03Nov 03 November. Friday, Week 30

Saint Malachy of Armagh

1st Reading: Romans 9:1-5

Paul would endure anything to win other Jews to Christ

I am speaking the truth in Christ; I am not lying; my conscience confirms it by the Holy Spirit. I have great sorrow and unceasing anguish in my heart. For I could wish that I myself were accursed and cut off from Christ for the sake of my own people, my kindred according to the flesh. They are Israelites, and to them belong the adoption, the glory, the covenants, the giving of the law, the worship, and the promises; to them belong the patriarchs, and from them, according to the flesh, comes the Messiah, who is over all, God blessed forever. Amen.

Gospel: Luke 14:1-6

What “keeping the sabbath” really asks of Christ’s disciples

Jesus was going to the house of a leader of the Pharisees to eat a meal on the Sabbath, and they were watching him closely. Just then, in front of him, there was a man who had dropsy. And Jesus asked the lawyers and Pharisees, “Is it lawful to cure people on the Sabbath, or not?” But they were silent. So Jesus took him and healed him, and sent him away. Then he said to them, “If one of you has a child or an ox that has fallen into a well, will you not immediately pull it out on a Sabbath day?” And they could not reply to this.


Keeping the sabbath

Once again it was the Jewish Sabbath and Jesus was doing what he does best: teaching, healing, and getting himself into trouble! This marvelous story has two very recognisable elements: Jesus spreading joy and breaking down barriers while the grumbling Pharisees fuss about, exasperated. We may wonder, “Wasn’t that story told a few days ago?” Indeed yes, for St Luke tells us two versions of that sabbath cure. Or rather, both cures took place on the Sabbath; both lead to an argument with the religious authorities about what the Sabbath requires, and in both cases Jesus comes out on top.

But the two stories are not identical. One is set in a synagogue, and the objector was the synagogue overseer. Today’s is in the house of a Pharisee, with no mention of a synagogue. In other story, it was an arthritic woman that was healed; today it is a man with ‘dropsy’, for his limbs were swollen up with fluid. The link is that the cure caused much rejoicing on the part of all, except for a rigid minority. These critics just can’t accept the way that Jesus, a teacher of religion, could apparently flout the law of God, breaking the commandment to do no work on the Sabbath Day.

One can almost sense a similar clash of views at episcopal meetings in Rome. Any relaxation of moral prohibition is seen by some as disobedience to the clear law of God. Tht’s the sort of thing Jesus was accused of all the time. Of course the Gospel also says that he came “not to abolish God’s law but to fulfill it” and yet St Matthew tacitly admits that Jesus did not deal with the divine law in the way other religious leaders did. They had clear rules about what you could and could not do on a Sabbath; but Jesus showed a freedom to discern when mercy must override the rules.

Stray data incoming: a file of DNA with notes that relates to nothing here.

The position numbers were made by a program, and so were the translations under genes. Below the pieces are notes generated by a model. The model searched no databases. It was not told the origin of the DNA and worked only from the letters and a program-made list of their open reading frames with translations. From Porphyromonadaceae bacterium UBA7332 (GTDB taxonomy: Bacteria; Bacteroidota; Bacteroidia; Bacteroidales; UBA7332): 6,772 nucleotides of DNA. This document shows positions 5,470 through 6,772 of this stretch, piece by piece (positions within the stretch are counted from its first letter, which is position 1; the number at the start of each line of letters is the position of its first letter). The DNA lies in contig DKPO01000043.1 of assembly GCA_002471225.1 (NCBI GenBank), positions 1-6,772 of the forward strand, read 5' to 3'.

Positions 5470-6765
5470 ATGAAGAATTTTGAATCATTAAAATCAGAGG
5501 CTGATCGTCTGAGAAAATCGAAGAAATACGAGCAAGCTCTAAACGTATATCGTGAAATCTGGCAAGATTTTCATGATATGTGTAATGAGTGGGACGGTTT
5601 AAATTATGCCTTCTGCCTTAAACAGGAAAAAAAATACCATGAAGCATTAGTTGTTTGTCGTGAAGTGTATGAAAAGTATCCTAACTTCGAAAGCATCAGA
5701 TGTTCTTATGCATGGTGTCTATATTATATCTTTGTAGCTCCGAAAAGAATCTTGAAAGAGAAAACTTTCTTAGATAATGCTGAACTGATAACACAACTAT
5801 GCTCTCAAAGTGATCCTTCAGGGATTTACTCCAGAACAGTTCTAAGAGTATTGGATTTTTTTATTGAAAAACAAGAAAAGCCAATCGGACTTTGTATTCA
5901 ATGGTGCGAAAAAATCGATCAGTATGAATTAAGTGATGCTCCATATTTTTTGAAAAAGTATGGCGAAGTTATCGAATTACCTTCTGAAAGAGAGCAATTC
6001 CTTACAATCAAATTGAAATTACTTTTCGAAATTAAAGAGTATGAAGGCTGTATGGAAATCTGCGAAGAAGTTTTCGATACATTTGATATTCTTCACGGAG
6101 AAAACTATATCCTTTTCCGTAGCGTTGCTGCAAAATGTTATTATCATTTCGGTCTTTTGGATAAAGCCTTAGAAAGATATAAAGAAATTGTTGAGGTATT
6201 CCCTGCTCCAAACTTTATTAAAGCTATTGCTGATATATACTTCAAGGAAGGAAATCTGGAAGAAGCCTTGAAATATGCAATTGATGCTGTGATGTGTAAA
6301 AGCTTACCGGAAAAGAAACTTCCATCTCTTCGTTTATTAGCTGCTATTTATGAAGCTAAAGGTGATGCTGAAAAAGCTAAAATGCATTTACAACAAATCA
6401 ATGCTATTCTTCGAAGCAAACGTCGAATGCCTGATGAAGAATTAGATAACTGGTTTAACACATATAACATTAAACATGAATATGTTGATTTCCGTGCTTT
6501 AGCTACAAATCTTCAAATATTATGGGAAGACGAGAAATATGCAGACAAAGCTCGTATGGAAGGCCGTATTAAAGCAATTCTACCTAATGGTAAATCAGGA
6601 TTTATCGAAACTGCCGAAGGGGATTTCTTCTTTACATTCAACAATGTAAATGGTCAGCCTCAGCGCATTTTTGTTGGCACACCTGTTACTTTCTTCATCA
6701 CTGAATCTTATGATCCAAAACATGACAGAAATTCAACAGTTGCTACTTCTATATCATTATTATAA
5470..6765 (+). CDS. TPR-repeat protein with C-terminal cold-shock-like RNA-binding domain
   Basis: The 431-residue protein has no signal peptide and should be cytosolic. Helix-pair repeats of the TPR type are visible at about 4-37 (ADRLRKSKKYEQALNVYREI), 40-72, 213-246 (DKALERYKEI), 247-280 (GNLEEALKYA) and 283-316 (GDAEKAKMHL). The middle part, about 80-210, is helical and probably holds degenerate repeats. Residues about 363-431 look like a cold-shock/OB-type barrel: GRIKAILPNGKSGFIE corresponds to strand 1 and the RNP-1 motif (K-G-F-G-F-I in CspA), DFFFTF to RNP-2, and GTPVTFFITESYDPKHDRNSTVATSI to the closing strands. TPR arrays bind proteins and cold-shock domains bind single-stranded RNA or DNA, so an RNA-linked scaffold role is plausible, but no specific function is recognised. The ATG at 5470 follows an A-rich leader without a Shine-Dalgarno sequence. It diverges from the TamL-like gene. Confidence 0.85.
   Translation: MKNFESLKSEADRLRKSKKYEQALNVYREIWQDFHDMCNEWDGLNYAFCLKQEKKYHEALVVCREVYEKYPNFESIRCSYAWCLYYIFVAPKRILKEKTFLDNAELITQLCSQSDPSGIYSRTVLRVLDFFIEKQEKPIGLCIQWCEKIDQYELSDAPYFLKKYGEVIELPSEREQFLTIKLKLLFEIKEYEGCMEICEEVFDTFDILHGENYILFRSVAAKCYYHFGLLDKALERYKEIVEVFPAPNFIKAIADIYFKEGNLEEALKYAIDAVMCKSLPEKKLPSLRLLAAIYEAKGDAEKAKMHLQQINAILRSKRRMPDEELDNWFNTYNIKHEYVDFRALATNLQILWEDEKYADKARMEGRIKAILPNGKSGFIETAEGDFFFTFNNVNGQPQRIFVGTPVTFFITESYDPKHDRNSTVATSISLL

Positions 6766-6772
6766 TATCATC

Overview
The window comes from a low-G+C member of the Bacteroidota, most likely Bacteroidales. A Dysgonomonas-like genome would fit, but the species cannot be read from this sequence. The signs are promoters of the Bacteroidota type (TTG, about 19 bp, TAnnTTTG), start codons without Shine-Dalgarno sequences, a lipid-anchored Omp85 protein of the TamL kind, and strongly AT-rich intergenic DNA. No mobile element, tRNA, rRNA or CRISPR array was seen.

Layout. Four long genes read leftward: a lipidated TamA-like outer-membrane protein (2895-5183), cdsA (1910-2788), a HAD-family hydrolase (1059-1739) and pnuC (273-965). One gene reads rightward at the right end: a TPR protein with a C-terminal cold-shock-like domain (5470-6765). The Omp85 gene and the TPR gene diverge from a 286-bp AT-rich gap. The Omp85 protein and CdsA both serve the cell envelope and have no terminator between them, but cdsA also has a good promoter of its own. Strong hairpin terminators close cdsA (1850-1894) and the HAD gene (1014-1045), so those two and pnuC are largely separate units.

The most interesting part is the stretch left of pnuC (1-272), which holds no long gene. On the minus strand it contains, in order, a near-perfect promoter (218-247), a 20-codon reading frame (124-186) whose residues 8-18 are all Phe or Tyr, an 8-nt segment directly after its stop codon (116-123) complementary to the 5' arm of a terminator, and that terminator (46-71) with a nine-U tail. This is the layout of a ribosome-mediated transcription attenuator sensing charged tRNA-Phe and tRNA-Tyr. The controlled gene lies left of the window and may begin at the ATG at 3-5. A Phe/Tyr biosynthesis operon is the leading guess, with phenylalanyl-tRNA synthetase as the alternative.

We could go so far as to say that Jesus didn’t appeal to theology at all in these two sabbath stories. He answered their objections at an entirely human level. His opponents talk about what the law of God forbids us to do. Jesus looked at the women and men around him. Should we not help them, as we would help needy oxen and donkeys! Indeed there is something secular and rebellious about Jesus, whenever God’s law is being quoted in a way that is not life-affirming.

Authentic choices

It seems that the man with dropsy was deliberately brought into that mealtime setting, as a way of setting a trap for Jesus. This clearly unwell man would not normally have been invited to such a meal. He was there simply as a kind of bait to trap Jesus, to see if he would heal this man on the Sabbath. Jesus seems more than happy to fall into the trap set for him, for he immediately healed the man and sent him on his way. Whereas the Pharisees showed scant respect for the clearly unwell man, Jesus showed total respect for him by responding to his need and leading him towards a fuller life.

In the name of defence of God’s law, religious people sometimes show little respect for persons in need. Jesus bears witness to an authentic form of religion that treats others with the respect that is worthy of their dignity as people made in God’s image and precious in God’s sight. Pope Francis regularly speaks about our need to treat others with the respect which is due to them a people made in the image and likeness of God. As followers of Jesus we are called to keep taking our lead from him; his way of relating to others is to be ours, and his way can be ours with the help of the Holy Spirit that he pours into our hearts. When Jesus’ way becomes ours, through the power of the Spirit, then, in the words of Paul in the first reading, we “will reach the perfect goodness which Christ Jesus produces in us for the glory and praise of God.”


Saint Malachy of Armagh, bishop

Máel Máedóc or Malachy (1094-1148) was the first native born Irish canonised saint. He became abbot of Bangor, in 1123, later bishop of Down and Connor, and primate of Armagh (1132). In 1139 he journeyed to Rome, visiting Saint Bernard at Clairvaux, where he found monks for the first Cistercian Abbey in Ireland, (Mellifont, 1142.) In 1148 Malachy set off for Rome a second time, but fell ill at Clairvaux and died there. Portions of his relics were sent to Ireland in 1194 and kept at Mellifont and other Cistercian abbeys.

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